anatomical variation, nerve compression, palmaris longus
M Green. Median Nerve Compression At The Wrist Caused By A Reversed Palmaris Longus Muscle. The Internet Journal of Surgery. 2005 Volume 7 Number 2.
The human Palmaris Longus muscle is subject to much variation. Here we report an unusual variation causing exercise related compression of the Median Nerve at the wrist. A brief review of the literature is included.
The Palmaris Longus muscle in the forearm is, classically, a slender, fusiform muscle with a proximal belly and a long distal tendon1. It arises from the medial epicondyle of the humerus at the common flexor origin. Its distal tendon passes anterior to the flexor retinaculum attaching to the anterior surface of its distal half and to the central part of the palmar aponeurosis. Its function is to act as a flexor of the wrist and to tension the palmar aponeurosis. It is greatly developed in arboreal primates, in whom it acts to produce powerful wrist flexion and to aid in the flexion of the Metacarpophalangeal joints to aid in the gripping of tree branches.
Palmaris Longus in the human is subject to much variation both between individuals and even between the forearms of an individual1. It is absent in around 12% of cases and may also exhibit accessory slips or be duplicated. 16 cases have been reported in the literature of reversed Palmaris Longus2. There has been one previous report of a three headed, reversed palmaris longus tendon2. We report a case of a reversed, bi-pennate palmaris longus in a 35 year old woman causing compression of the median nerve proximal to the Carpal tunnel.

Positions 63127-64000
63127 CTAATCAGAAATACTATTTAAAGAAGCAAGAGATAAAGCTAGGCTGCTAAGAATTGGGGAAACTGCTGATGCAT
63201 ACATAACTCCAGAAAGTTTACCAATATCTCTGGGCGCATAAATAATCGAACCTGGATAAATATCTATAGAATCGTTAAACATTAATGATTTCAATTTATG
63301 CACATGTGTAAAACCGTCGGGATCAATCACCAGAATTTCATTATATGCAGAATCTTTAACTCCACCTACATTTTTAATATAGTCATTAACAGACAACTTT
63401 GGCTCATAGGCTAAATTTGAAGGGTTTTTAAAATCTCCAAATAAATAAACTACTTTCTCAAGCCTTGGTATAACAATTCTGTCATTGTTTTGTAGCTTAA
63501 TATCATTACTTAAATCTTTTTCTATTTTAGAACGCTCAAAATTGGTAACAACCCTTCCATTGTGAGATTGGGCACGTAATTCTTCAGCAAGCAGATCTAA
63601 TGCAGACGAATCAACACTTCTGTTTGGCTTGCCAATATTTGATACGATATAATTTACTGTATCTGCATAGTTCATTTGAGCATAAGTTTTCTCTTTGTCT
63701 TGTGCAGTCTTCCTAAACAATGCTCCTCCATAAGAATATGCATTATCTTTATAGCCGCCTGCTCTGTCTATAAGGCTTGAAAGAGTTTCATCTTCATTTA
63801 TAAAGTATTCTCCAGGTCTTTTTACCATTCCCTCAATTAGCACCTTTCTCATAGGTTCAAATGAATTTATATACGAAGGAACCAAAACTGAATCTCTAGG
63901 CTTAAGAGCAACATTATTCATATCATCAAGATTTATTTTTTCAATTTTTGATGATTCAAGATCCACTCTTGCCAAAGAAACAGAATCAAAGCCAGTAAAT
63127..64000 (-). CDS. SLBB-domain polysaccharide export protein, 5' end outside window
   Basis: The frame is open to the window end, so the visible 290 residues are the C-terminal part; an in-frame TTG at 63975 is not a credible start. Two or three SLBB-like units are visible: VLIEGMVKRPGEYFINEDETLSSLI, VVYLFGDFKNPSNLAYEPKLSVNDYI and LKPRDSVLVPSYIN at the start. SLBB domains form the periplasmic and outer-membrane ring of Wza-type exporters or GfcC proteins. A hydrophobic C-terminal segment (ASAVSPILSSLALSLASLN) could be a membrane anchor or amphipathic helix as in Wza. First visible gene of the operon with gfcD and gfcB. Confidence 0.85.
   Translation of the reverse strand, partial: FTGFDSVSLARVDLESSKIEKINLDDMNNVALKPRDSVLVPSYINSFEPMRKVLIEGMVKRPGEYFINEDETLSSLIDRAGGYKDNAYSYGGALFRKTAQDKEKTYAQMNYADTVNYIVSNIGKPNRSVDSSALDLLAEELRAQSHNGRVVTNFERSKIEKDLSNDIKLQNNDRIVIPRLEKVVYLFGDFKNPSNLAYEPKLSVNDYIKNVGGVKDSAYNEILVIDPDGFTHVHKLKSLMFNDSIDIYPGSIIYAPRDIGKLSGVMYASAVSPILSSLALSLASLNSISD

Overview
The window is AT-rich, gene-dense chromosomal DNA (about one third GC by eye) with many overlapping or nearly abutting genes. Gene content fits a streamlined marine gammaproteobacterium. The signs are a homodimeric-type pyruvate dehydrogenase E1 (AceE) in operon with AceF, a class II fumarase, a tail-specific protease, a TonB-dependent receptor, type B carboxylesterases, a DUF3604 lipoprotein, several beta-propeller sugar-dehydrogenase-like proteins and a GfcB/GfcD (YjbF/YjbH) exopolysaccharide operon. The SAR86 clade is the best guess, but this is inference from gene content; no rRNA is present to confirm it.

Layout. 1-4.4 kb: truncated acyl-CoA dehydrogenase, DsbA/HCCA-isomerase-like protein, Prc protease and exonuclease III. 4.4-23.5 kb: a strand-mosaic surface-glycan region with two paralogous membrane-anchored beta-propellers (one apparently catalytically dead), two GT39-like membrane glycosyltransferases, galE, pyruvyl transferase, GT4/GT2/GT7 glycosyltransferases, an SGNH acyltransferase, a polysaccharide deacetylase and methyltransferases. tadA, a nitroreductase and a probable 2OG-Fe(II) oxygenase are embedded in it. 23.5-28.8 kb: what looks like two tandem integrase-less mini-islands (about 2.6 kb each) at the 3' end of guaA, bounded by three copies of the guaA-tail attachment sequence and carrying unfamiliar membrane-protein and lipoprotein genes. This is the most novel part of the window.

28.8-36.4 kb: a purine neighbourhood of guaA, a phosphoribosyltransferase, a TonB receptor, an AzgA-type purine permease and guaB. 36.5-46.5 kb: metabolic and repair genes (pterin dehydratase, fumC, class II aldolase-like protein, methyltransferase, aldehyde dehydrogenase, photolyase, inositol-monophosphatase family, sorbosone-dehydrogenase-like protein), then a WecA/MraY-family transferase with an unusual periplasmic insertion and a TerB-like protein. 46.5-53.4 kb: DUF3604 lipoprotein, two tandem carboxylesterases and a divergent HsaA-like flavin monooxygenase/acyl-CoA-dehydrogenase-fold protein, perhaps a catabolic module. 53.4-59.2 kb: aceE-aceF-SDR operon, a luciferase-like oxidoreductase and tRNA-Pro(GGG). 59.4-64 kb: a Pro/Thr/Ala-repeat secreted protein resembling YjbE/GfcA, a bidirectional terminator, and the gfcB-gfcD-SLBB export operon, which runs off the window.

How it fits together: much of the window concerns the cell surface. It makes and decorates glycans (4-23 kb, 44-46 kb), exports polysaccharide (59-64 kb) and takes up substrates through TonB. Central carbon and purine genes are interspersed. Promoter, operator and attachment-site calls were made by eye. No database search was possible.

A 35 year old housewife presented to the outpatients' clinic complaining of a swelling over the volar aspect of her right wrist. She was concerned that this swelling had increased in size over the preceding twelve months. She had also noted some mild symptoms of Median Nerve compression in the hand and reported that these were more troublesome following use of the hand.
The swelling was noted to be relatively soft, non-fluctuant and appeared to be separate from the long flexor tendons. Examination of the opposite wrist revealed no similar swelling and the presence of an unremarkable palmaris longus tendon. Ultrasound scanning was inconclusive, showing only a soft tissue mass. In view of the history of growth and the presence of Median Nerve symptoms the decision was made to explore the mass.
At operation a two-headed, reversed palmaris longus with a narrow proximal tendon was encountered. Distally the central head inserted into the palmar fascia with the deep head inserting into the flexor retinaculum. Simple excision was performed and the wound closed. The patient was discharged the following day. Her recovery was uncomplicated.
Anomalies of forearm musculature, in particular involving the palmaris longus, are not uncommon, although the precise incidence varies between studies. Agenesis of palmaris longus has been reported to have an incidence of 12.8% with other anomalies in a further 9%2. These muscular variations around the wrist may cause median and ulnar nerve compression3. The literature to date includes around 16 cases. The Median nerve is reported as being compressed in around three-quarters of cases, and all cases has involved the right side (though one patient had bilateral involvement and the side is not recorded in 5 cases). MRI has been reported as providing a means of pre-operative diagnosis4.
The possibility of muscular anomalies should be considered for cases of Median nerve compression worsening following exercise of the hand and forearm. In cases where the diagnosis is in doubt MRI may be a useful investigation prior to exploration.